Publications by authors named "Adrian Kayanja"

4 Publications

  • Page 1 of 1

HIV Infection Is an Independent Predictor of Mortality Among Adults with Reduced Level of Consciousness in Uganda.

Am J Trop Med Hyg 2022 Jan 17. Epub 2022 Jan 17.

Department of Neurology, Mayo Clinic College of Medicine and Science, Phoenix, Arizona.

The clinical epidemiology of adults admitted with reduced level of consciousness (LOC) in sub-Saharan Africa (SSA) and the impact of HIV infection on the risk of mortality in this population is unknown. We secondarily analyzed data from a cohort study that enrolled 359 consecutive adults with reduced LOC presenting to Mbarara Regional Hospital in Uganda with the aim of comparing the prognostic utility of the Full Outline of Unresponsiveness (FOUR) score to the Glasgow Coma Scale (GCS) Score. For this analysis, we included 336 individuals with known HIV serostatus, obtaining clinical, laboratory, and follow-up data. We recorded investigations and treatments deemed critical by clinicians for patient care but were unavailable. We computed mortality rates and used logistic regression to determine predictors of 30-day mortality. The median GCS was 10. Persons living with HIV infection (PLWH) accounted for 97 of 336 (29%) of the cohort. The 30-day mortality rate in the total cohort was 148 of 329 (45%), and this was significantly higher in PLWH (57% versus 40%, adjusted odds ratio [aOR] 2.39: 95% confidence interval [CI]: 1.31-4.35, P = 0.0046). Other predictors of mortality were presence of any unmet clinical need (aOR 1.72; 95% CIL 1.04-2.84, P = 0.0346), anemia (aOR 1.68; 95% CI: 1.01-2.81, P = 0.047), and admission FOUR score < 12 [aOR 4.26; 95% CI: 2.36-7.7, P < 0.0001). Presentation with reduced LOC in Uganda is associated with high mortality rates, with worse outcomes in PLWH. Improvement of existing acute care services is likely to improve outcomes.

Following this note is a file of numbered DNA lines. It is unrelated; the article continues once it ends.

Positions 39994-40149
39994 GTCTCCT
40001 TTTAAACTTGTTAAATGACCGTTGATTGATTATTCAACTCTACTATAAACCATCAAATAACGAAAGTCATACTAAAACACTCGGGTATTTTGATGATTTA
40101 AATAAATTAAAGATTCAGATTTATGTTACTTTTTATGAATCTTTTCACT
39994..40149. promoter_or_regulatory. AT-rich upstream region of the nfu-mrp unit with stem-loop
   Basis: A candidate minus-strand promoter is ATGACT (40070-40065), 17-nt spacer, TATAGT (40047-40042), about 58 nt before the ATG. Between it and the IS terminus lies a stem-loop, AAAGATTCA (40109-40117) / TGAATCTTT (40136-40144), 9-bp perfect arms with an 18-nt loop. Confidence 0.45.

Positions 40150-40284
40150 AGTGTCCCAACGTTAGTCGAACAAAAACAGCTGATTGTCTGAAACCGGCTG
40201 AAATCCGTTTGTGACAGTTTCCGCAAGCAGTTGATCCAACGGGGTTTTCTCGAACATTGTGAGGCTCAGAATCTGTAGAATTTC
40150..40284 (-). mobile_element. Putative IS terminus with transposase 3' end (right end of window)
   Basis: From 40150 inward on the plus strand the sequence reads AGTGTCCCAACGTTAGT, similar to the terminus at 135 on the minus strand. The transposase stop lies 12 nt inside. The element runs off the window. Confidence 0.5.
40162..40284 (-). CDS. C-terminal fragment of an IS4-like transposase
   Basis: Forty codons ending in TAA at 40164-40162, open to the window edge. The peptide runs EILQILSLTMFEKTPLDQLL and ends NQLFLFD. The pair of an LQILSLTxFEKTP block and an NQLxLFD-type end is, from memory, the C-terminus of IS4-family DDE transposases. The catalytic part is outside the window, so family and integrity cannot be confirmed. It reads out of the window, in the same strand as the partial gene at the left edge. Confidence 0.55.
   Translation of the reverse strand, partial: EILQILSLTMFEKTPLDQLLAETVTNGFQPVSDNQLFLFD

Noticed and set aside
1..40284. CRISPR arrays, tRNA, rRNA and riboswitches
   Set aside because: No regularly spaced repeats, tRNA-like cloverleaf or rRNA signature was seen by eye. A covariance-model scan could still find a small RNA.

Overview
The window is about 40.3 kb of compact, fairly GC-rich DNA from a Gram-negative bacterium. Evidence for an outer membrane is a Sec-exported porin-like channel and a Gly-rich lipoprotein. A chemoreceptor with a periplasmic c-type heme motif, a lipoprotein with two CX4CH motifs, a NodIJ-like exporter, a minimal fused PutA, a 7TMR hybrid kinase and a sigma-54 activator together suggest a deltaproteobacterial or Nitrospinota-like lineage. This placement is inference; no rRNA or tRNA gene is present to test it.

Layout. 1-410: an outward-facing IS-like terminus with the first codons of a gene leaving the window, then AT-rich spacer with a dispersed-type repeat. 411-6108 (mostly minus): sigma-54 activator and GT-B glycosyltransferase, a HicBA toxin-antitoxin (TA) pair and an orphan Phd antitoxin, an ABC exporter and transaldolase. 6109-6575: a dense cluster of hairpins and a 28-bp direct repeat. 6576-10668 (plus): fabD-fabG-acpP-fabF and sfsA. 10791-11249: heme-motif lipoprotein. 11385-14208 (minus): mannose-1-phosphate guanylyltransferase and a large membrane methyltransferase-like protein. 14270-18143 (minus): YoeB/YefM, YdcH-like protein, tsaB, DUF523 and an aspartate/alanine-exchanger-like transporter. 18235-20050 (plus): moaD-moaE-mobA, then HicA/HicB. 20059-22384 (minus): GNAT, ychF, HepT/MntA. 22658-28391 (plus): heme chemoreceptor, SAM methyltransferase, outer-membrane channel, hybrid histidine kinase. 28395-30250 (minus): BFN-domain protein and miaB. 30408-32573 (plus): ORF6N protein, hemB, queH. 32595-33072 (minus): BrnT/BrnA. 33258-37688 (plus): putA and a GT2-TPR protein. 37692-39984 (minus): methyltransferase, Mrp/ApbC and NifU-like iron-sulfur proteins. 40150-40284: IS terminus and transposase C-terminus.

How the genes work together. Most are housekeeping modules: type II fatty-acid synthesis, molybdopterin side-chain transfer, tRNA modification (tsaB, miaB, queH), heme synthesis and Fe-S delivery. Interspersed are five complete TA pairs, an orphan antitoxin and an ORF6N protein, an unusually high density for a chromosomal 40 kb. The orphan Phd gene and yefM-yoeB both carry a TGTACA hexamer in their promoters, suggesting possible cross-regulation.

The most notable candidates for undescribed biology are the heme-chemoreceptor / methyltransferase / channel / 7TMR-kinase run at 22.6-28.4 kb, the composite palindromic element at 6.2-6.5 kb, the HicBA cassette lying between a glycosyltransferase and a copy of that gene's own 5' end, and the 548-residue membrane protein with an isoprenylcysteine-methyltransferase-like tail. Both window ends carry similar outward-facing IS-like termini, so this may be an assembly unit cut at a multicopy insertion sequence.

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http://dx.doi.org/10.4269/ajtmh.21-0813DOI Listing
January 2022

Stroke Mortality Outcomes in Uganda.

J Stroke Cerebrovasc Dis 2021 May 6;30(5):105661. Epub 2021 Mar 6.

Department of Neurology, Mayo Clinic, Phoenix, Arizona. Electronic address:

Background And Purpose: Stroke outcome data in Uganda is lacking. The objective of this study was to capture 30-day mortality outcomes in patients presenting with acute and subacute stroke to Mbarara Regional Referral Hospital (MRRH) in Uganda.

Methods: A prospective study enrolling consecutive adults presenting to MRRH with abrupt onset of focal neurologic deficits suspicious for stroke, from August 2014 to March 2015. All patients had head computed tomography (CT) confirmation of ischemic or hemorrhagic stroke. Data was collected on mortality, morbidity, risk factors, and imaging characteristics.

Results: Investigators screened 134 potential subjects and enrolled 108 patients. Sixty-two percent had ischemic and 38% hemorrhagic stroke. The mean age of all patients was 62.5 (SD 17.4), and 52% were female. More patients had hypertension in the hemorrhagic stroke group than in the ischemic stroke group (53% vs. 32%, p = 0.0376). Thirty-day mortality was 38.1% (p = 0.0472), and significant risk factors were National Institutes of Health Stroke Scale (NIHSS) score, female sex, anemia, and HIV infection. A one unit increase of the NIHSS on admission increased the risk of death at 30 days by 6%. Patients with hemorrhagic stroke had statistically higher NIHSS scores (p = 0.0408) on admission compared to patients with ischemic stroke, and also had statistically higher Modified Rankin Scale (mRS) scores at discharge (p = 0.0063), and mRS score change from baseline (p = 0.04).